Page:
One thing all the beer and pub writers from the nineteen-sixties and seventies agree on is this: the theme pub is an abomination and a terrible threat to the ‘proper’ pub. Derek Cooper’s The Beverage Report (1970) has a whole chapter on them.
You only have to turn your back on a pub for a few days now and it has undergone some bizarre transformation. A bewildered beer-drinker sent me this sociological note: ‘A pub that I once knew well was called the Kentish Horseman. Imagine my surprise this week to find it has blossomed out under the name of The Escape. The motif: RAF escapes. The walls are hung with with such trivia as flying uniforms, photos of renowned escapers and Mae Wests etc, etc…’
He also lists pubs themed around the wild west, the roaring twenties, medieval minstrels, torture dungeons, vikings, sailing ships, Kon Tiki, trawlers… you get the idea.
A handful of theme pubs still exist. The Sherlock Holmes on Northumberland Avenue in London is one we’ve visited and it’s not so bad, the Victorian theme happening to overlap quite nicely with what we’d expect of any pub. Penzance has a couple of very ‘piratey’ pubs, as it happens. There are also plenty of international Irish, Australian and German pubs.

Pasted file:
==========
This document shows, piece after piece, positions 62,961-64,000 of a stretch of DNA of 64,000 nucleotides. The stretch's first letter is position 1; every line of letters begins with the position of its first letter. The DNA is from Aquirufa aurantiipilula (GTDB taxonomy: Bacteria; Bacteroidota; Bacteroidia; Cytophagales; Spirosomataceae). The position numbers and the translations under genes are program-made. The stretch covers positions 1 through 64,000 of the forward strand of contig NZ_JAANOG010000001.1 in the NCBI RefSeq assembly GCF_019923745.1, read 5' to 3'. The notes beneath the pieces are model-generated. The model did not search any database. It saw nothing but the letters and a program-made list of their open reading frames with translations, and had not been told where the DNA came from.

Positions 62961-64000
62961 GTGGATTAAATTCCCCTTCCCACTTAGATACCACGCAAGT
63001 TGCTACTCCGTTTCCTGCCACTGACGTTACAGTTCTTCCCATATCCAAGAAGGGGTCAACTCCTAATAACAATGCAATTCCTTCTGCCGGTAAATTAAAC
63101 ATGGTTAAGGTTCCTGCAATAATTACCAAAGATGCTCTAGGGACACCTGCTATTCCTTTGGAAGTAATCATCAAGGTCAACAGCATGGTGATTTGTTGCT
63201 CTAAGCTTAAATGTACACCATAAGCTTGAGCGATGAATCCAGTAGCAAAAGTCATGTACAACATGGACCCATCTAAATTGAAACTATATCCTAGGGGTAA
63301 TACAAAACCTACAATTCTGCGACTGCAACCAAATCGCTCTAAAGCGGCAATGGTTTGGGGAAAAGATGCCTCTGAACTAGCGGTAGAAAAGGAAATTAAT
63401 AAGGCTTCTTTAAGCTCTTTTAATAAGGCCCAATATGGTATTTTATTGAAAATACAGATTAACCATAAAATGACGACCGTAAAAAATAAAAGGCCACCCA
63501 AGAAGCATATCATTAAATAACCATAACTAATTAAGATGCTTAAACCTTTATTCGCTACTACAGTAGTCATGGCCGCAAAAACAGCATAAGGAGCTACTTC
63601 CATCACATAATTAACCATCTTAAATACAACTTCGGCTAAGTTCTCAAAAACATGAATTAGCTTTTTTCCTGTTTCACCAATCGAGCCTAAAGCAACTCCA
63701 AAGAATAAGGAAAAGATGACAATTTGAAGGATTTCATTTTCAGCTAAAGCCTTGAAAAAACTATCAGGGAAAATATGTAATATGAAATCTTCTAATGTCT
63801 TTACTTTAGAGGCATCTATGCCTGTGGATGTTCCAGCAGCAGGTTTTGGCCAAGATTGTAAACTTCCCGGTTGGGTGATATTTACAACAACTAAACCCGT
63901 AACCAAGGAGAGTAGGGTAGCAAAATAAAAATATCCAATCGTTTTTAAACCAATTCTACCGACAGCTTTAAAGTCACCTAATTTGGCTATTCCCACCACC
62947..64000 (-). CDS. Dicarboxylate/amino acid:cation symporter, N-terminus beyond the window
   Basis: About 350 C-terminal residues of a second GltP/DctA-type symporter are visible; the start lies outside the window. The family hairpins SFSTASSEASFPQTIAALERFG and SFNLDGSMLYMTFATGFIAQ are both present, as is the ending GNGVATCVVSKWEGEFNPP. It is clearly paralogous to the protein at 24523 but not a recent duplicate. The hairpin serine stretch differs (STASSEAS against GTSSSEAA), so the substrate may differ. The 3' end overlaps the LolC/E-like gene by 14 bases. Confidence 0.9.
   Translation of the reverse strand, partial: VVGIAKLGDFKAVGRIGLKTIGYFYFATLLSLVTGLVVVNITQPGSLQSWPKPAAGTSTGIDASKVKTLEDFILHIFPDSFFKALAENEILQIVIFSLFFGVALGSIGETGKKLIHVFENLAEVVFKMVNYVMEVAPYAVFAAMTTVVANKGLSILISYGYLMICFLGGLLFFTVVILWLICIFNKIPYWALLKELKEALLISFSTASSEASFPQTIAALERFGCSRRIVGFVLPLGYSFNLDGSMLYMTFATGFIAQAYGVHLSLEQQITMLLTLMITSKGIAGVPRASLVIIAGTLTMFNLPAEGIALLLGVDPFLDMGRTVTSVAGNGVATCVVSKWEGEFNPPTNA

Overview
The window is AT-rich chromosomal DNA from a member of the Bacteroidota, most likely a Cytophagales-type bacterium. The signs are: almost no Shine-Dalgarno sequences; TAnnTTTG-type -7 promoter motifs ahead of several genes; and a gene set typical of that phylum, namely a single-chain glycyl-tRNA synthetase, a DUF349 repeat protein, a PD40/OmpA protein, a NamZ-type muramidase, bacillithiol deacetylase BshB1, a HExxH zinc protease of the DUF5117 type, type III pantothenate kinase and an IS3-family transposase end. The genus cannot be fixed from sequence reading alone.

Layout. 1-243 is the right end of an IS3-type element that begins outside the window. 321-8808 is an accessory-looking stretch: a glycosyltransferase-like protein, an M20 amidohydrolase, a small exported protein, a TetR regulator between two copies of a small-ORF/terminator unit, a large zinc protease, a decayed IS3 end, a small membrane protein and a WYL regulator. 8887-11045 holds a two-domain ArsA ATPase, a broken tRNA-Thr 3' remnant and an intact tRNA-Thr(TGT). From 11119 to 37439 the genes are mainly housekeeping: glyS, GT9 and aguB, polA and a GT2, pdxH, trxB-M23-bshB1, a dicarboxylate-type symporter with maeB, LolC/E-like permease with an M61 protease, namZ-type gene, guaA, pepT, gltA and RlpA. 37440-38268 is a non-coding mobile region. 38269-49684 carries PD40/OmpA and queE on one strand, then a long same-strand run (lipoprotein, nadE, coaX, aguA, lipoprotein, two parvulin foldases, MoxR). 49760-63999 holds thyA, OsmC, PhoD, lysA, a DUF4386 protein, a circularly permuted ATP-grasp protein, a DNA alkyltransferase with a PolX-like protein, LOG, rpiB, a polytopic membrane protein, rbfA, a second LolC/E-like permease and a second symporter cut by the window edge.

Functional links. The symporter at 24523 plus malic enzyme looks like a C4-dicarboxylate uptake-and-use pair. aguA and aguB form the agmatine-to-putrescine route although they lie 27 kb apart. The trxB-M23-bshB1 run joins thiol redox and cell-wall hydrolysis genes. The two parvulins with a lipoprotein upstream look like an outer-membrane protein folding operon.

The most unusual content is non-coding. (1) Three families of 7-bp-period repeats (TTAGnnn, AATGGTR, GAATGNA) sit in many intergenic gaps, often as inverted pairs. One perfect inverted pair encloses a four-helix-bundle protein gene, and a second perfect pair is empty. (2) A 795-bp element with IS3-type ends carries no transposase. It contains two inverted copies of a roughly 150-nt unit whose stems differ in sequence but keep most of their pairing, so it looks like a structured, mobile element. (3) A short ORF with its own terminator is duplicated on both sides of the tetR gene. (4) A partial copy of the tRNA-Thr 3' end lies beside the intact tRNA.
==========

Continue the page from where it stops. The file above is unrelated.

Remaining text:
Other than these odd freaks, though, the theme pub didn’t really have legs. They were presumably expensive to fit out, each requiring unique design work, and at the mercy of changes in fashion. (The Roaring Twenties are out and the publican is stuck with an oil painting of Al Capone.) At some point, they were given the heave-ho, and the theme for most pubs became ‘pubbiness’: brown wood, sepia-toned prints, ‘useless shelves’ and Victoriana, even in buildings less than thirty years old.
But… is ‘craft beer’ a kind of theme?